Thursday, March 31, 2011

California: Both Nuke Plants Near Faults

Another lesson ignored?

For those naysayers constantly jabbing and maligning solar power advocates as energy pollyannas, here's a present-day take on California's two nuclear plants. The earthquake threat here is obvious but it's possible elsewhere in the U.S. (At right: San Onofre nuclear power plant. The following is an excerpt from "Top Ten Nuclear Nations' Quake Hazard". See whole story at
"Japan's Fukushima Daiichi crisis has raised questions around the world on the earthquake hazard in countries that rely heavily on nuclear power. As it turns out, the seismic threat varies widely in the top ten countries generating electricity by fission.

Although the United States has not built a new nuclear power station since the 1979 accident at Three Mile Island, it is far and away the world's largest nuclear power producer. Its 104 reactors produce more electricity than all the nuclear plants in the next two nations-France and Japan-combined. But because U.S. electricity use is so prodigious, all those nuclear plants provide only 20 percent of the total.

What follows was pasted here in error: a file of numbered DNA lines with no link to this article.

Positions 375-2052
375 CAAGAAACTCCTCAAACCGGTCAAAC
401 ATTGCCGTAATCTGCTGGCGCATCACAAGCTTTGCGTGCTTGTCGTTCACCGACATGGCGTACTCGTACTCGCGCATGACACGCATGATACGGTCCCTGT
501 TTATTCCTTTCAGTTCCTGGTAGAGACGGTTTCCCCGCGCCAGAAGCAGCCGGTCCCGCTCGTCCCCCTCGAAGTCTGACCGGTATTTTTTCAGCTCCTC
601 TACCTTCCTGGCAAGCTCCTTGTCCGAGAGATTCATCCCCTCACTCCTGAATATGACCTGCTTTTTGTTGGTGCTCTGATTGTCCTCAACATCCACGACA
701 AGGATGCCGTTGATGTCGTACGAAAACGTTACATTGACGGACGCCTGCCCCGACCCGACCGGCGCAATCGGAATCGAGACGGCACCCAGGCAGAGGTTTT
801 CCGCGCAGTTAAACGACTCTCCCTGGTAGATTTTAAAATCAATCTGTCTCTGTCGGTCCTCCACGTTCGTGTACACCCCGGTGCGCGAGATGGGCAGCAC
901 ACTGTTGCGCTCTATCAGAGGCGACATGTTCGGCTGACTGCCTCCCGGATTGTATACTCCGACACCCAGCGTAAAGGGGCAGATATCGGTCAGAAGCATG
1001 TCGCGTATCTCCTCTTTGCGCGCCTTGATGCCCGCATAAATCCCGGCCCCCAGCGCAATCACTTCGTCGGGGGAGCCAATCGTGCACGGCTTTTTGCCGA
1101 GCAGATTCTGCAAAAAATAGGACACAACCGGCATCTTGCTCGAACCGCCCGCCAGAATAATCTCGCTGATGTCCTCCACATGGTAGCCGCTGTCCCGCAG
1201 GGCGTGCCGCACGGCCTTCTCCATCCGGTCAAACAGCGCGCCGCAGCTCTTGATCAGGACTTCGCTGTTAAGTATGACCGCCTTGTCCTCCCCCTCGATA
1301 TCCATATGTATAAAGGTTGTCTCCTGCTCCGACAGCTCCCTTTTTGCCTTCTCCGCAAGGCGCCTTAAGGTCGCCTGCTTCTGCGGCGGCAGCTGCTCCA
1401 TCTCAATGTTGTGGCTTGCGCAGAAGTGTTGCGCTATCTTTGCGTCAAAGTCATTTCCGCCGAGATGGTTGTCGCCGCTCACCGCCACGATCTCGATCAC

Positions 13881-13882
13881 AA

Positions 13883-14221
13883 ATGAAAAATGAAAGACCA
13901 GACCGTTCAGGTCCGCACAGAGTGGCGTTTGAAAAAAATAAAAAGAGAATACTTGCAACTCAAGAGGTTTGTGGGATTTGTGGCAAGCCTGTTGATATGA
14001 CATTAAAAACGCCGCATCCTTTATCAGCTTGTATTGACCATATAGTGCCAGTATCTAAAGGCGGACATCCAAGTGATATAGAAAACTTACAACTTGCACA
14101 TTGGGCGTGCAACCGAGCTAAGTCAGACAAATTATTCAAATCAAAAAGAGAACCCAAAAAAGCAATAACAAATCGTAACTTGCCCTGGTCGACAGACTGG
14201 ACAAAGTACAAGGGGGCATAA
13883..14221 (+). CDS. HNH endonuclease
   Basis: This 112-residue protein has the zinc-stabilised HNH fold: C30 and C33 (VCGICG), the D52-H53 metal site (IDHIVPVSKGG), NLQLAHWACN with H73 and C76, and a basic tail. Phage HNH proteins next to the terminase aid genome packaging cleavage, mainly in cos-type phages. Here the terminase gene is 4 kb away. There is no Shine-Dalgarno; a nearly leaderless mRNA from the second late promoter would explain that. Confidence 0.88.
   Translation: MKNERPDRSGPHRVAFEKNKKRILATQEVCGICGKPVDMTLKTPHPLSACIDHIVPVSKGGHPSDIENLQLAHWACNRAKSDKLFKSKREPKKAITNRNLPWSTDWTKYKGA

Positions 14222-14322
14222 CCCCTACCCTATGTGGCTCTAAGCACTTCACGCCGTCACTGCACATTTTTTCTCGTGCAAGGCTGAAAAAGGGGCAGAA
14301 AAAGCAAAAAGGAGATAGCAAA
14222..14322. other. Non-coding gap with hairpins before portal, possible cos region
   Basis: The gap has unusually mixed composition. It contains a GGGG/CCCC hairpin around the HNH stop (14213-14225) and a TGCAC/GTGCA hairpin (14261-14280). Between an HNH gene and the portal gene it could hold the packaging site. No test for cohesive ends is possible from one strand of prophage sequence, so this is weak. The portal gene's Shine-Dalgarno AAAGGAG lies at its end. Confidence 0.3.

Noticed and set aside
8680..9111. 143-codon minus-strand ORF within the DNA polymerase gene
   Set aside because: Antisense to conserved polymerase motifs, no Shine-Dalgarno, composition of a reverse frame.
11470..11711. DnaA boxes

"Given the map of U.S. earthquake hazard, it's no surprise that California's two nuclear power plants are the ones that have raised the most political concern in the wake of Japan's crisis. San Onofre, in San Clemente, and Diablo Canyon, in Avila Beach, are located right on the coast, near active faults.

Earthquake hazard in this area of the West, where the North American tectonic plate meets the Pacific plate, is about five times greater than the earthquake hazard in the eastern half of the United States, says seismologist Seth Stein, of Northwestern University's Department of Earth and Planetary Sciences. He is author of the recent book, Disaster Deferred, on how new science is changing views of earthquake hazards in the Midwestern United States. As the book explains, there is some seismic hazard in the central and eastern part of the country, where the vast majority of U.S. nuclear reactors are located. Damaging earthquakes have occurred near Charleston, South Carolina; Boston, Massachusetts; and New Madrid, Missouri."


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